A quiet memorial – Two plaques and two perpetually-locked lockers serve to remind Verb of its fallen. Image by Hector Arriata
By Hector Arriata, Editor in Chief
Disclaimer to the reader: this article touches upon sensitive matters of Verb’s history. If readers wish to discuss the named students with a teacher or staff member, please do so in a respectful manner.
Lockers. Almost every school has them, and they are a staple of the high school experience. Verbum Dei High School is no exception. Verbum Dei houses royal blue lockers, and the clanging of their metal doors can be heard all throughout passing periods. However, Verbum Dei also houses two lockers whose significance goes beyond all lockers.
While these two blue lockers may blend into the sea of lockers down the 100 corridor, there is a chance that at some point a student has laid eyes on small gold plaques on two of the lockers.
The gold plaques read the names of students: Nathaniel Mota (Class of 2014) and Eduardo Ceron (Class of 2007). Along with the name, the plaques also read, “Nathaniel, forever a Verbum Dei brother” and “You live on in our hearts, Eddie.” These lockers are the retired lockers of students who passed away during their tenure at Verbum Dei; the school placed the plaques and permanently locked them.
“As I recall, it was for students that passed away while they were going through school here,” said Vice President of Operation Jeff Bonino-Britsch. “It was such a kind of shock that someone so young had passed. We wanted to acknowledge them, especially as they’re going towards graduation…We want that familiarity with all the guys that their classmate goes all the way through graduation with them.”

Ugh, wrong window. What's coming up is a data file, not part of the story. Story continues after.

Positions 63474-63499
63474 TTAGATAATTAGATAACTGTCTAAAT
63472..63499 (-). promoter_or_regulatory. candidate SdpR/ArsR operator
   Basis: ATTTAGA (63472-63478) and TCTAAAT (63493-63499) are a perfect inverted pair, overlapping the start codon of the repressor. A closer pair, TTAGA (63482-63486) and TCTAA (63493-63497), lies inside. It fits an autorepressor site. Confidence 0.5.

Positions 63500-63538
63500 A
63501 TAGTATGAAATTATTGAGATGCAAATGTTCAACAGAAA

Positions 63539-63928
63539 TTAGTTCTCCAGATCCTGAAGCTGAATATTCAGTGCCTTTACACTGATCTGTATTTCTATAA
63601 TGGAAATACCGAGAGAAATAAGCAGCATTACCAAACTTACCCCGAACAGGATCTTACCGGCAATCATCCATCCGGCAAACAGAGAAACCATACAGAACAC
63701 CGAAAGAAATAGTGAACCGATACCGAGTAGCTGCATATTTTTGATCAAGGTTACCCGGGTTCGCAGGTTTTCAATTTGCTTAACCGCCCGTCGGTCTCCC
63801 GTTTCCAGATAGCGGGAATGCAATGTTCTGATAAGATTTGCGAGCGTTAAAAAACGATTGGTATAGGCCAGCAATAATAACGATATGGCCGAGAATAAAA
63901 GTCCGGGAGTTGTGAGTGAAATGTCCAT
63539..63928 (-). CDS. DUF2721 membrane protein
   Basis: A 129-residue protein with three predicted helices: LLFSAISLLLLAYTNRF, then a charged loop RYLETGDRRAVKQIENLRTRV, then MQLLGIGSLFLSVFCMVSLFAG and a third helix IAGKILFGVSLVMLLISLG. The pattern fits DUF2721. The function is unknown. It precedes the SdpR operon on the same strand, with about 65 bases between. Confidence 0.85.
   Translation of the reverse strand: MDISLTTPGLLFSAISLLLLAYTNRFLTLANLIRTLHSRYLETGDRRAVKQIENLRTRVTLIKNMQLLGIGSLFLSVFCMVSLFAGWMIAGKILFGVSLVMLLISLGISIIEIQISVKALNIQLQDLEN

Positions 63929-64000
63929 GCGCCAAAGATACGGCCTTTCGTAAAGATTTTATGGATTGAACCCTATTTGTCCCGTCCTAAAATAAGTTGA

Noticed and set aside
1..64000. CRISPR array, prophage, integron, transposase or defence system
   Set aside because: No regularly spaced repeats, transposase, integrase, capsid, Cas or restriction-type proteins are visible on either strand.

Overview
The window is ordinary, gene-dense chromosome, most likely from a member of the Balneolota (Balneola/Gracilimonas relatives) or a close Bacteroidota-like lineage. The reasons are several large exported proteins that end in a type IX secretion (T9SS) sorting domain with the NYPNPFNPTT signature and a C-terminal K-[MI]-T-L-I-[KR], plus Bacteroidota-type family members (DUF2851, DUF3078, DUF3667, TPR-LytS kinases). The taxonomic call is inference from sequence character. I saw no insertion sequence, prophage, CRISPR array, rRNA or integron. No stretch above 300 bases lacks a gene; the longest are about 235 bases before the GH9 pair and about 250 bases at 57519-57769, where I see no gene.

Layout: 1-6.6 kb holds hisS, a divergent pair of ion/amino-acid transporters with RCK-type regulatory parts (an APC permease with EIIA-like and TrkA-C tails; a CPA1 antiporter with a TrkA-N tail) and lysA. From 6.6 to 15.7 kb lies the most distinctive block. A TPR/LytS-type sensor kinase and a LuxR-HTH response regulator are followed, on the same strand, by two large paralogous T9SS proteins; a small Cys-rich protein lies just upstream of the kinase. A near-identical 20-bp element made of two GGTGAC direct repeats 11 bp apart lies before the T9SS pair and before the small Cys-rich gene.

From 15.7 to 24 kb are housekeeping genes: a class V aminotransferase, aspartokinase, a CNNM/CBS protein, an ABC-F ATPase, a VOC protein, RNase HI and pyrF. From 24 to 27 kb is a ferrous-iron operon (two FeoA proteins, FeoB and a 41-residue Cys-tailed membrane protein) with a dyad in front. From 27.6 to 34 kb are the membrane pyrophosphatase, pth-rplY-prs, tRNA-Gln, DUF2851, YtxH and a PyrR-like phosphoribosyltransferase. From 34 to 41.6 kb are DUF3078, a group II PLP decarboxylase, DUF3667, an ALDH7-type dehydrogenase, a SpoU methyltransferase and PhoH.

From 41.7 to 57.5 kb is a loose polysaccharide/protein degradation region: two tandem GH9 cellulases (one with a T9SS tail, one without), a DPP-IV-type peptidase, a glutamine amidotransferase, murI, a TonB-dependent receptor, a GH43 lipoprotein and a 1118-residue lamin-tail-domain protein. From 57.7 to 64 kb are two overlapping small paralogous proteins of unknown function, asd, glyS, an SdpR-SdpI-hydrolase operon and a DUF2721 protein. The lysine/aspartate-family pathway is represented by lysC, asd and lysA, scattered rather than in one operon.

While the school has not experienced the loss of another active student since Mota, last year, Verbum Dei High School received the tragic news of the deaths of recent alumni: Chris (Class of 2010) and Jonathan Baxter (Class of 2012), also known as the “Baxter Boys,” and Anthony Thompson (Class of 2011).
Thus, this raises the question of whether or not these alumni, who graduated from recent classes, will have their lockers retired.
“They graduated; they made it all the way through, so it doesn’t mean we wouldn’t do that, but I don’t think so,” said Bonino-Britsch. “If you keep doing that, sooner or later you’re gonna run out of lockers: Class of ’66 passed. Who knows what their lockers were, right. But [students who died during the school year], because it’s somebody right at this time, you know exactly where their locker is, and it becomes sort of a temple – kind of a reminder that he is a part of us all the way.”
While all deceased alumni will not have their lockers retired, Verbum Dei will continue to honor the current two retired lockers.
“The tradition has been, and continues in perpetuity,” said Bonino-Britsch. “But at some point, we’ll probably have to replace lockers and, at that point, that may change.”
In any case, the retired lockers of Verbum Dei are something that must be respected on campus as they represent a moments in history frozen in time.